A Publication of WTVP

Sometimes fitness enthusiasts who are fanatical about their workouts will eventually run into problems. Some are addicted to the so-called "runners' high"-that feeling of wellbeing that arises when compounds known as endorphins are released in the body and interact with the brain.

In his book, Positive Addiction, Dr. William Glasser, M.D. explains how many fitness addicts become so guilt ridden that, despite extremely painful injuries, they continue to exercise-bandages and wraps applied-to their physical detriment, rather than suffer the horrendous guilt and depression that ensue if they miss their workout.

Dr. George Sheehan, M.D., a cardiologist known as the guru of running, said, "We are going to have to admit that we run because we enjoy it and are addicted to it-not because we are cardiologists." Studies have shown that compulsive exercisers keep working out, even at the risk of compromising physical health, family relationships, and jobs. They also don't tolerate interruptions in their exercise regimen and may lose interest in hobbies, turn to bizarre diets, and ignore medical advice to discontinue their program because of injuries. Even the famous runner James Fixx admitted, "When a runner comes to see a physician with an injury, it's his last resort. He'll have tried everything else he can think of that might enable him to keep running-including prayer."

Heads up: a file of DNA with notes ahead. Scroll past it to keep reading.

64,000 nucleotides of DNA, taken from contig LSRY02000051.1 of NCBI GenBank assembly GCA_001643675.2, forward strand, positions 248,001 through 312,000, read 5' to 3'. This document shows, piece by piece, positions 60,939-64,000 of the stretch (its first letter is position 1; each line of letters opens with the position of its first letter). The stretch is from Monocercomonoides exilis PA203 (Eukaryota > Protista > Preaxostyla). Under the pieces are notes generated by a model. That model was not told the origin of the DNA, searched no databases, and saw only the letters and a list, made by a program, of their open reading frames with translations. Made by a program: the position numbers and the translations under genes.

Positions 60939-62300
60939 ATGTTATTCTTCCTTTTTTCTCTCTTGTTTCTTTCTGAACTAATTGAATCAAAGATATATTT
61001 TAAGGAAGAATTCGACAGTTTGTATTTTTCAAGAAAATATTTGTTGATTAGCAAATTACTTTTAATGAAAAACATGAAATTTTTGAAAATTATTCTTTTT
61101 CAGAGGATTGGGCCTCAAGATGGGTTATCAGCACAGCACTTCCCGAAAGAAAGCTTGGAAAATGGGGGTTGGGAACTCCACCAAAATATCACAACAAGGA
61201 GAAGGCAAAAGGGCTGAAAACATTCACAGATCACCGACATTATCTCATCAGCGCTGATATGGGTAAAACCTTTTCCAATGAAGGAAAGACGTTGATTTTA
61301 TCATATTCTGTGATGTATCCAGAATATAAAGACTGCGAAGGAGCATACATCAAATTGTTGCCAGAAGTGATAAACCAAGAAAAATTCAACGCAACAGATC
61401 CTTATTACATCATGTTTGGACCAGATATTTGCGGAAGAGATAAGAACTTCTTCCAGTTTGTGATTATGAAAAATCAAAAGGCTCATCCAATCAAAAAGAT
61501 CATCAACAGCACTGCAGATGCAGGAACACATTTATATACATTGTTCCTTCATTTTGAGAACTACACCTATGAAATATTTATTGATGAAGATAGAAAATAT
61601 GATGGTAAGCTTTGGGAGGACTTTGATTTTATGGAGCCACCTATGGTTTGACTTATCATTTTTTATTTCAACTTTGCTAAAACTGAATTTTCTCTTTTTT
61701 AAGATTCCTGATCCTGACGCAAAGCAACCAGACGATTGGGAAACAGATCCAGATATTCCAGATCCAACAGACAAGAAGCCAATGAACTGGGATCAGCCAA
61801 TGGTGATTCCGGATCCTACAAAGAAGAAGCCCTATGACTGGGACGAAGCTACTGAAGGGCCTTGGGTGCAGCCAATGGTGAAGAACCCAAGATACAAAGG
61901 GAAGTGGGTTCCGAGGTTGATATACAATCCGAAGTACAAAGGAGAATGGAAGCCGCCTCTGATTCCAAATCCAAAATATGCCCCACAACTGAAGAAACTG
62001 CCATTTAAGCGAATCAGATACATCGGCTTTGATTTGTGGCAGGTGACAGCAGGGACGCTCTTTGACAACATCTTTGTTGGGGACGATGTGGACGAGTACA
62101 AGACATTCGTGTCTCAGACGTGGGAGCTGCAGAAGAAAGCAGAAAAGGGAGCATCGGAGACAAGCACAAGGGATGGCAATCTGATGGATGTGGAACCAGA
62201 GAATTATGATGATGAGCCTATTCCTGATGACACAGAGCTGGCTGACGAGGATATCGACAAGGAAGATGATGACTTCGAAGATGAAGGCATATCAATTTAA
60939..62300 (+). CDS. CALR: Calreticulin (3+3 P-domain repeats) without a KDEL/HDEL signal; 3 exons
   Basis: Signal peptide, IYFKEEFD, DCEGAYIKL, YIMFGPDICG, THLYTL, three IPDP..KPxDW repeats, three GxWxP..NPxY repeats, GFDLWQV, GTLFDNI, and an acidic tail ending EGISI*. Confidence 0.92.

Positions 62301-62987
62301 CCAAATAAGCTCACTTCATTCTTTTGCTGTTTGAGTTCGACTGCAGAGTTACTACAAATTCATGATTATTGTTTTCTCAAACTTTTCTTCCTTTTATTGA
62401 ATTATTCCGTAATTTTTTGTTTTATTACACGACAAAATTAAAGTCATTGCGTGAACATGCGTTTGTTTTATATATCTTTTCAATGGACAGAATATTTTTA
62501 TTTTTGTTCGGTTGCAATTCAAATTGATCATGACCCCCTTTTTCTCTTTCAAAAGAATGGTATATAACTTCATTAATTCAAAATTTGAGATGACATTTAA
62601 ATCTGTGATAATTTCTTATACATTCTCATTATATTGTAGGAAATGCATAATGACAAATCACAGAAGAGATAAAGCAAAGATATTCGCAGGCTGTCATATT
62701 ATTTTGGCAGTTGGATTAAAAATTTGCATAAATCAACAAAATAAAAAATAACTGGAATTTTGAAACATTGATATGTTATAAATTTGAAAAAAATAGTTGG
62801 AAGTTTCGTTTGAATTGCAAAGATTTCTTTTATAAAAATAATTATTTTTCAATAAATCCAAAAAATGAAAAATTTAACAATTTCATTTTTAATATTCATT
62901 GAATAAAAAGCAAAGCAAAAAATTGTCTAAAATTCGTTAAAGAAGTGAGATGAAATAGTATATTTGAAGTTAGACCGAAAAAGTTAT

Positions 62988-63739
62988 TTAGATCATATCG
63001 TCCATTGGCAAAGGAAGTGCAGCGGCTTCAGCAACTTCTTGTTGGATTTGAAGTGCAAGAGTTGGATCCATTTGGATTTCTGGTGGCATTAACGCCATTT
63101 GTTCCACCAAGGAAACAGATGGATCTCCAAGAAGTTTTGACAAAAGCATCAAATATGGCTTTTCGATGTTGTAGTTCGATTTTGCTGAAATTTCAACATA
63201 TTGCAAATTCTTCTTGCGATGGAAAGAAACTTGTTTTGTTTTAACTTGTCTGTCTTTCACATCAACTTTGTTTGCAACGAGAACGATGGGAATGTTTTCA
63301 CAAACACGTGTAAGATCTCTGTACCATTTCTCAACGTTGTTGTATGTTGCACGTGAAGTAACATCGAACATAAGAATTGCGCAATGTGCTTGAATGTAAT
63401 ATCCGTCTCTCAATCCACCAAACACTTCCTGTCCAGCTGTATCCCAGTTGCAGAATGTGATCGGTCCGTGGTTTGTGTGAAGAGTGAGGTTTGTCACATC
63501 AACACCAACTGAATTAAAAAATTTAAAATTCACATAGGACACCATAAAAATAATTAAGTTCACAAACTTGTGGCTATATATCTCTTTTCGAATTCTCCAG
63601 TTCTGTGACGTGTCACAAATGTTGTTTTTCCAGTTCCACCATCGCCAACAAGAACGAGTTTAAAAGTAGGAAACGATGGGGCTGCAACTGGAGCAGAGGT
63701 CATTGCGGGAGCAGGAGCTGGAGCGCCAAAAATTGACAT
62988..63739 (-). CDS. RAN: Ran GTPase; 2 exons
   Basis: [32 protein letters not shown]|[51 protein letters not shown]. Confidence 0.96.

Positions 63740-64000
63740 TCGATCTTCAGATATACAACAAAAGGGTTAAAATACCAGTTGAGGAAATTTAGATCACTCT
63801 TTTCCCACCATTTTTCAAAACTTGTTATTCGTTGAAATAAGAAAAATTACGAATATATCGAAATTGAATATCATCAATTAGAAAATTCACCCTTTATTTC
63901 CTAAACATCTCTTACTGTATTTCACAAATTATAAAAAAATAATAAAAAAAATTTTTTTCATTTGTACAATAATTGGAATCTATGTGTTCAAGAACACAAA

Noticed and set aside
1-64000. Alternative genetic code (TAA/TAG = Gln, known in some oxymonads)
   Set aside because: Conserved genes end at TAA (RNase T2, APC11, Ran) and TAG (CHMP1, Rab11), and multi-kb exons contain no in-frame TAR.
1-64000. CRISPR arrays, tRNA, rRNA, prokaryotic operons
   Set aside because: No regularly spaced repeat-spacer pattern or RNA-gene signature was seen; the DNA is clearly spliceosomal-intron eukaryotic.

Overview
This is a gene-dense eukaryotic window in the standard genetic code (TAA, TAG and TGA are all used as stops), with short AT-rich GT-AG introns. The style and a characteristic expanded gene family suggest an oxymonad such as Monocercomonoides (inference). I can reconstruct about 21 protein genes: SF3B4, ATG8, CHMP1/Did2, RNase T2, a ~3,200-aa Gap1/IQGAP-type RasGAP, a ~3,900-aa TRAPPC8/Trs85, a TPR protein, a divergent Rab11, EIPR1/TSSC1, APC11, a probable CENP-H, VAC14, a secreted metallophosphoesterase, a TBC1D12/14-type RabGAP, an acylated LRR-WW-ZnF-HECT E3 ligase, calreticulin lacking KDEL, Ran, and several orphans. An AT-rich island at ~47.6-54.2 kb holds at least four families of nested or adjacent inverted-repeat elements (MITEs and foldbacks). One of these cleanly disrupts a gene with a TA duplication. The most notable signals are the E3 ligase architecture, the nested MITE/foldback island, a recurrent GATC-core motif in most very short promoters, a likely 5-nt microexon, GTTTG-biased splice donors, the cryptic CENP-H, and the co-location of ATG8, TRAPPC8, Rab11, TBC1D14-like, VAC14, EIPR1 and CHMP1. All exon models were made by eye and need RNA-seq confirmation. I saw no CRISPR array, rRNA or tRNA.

For the body to achieve maximum health and fitness benefits, it must be allowed to completely recuperate and rebuild itself from an exercise session. Exercise benefits will be limited and even prevented from occurring when one doesn't allow enough time between sessions or when the body's recovery resources are depleted by excessive physical activity. Dr. Kenneth Cooper, the "Father of Aerobics," has said one may eventually overtrain from excessive activity. He believes there's a strong link between overtraining and weakening of the immune system and, therefore, disease. In addition, adding too much physical activity to a properly performed strength training program is not only unnecessary, but it can interfere with or completely prevent the results stimulated during strength training.

It's accurate to say that exercise doesn't directly produce any physical improvements within your body. It merely acts as a stimulus that causes the body to produce the improvements. Many people believe the very act of performing exercise produces improvements in their body and assume more exercise equals a greater degree of improvement. If this has been your belief, and you haven't reaped the desired physical benefits from your fitness program, maybe you should try to discover how little exercise your body requires for optimal results-instead of how much it can withstand. IBI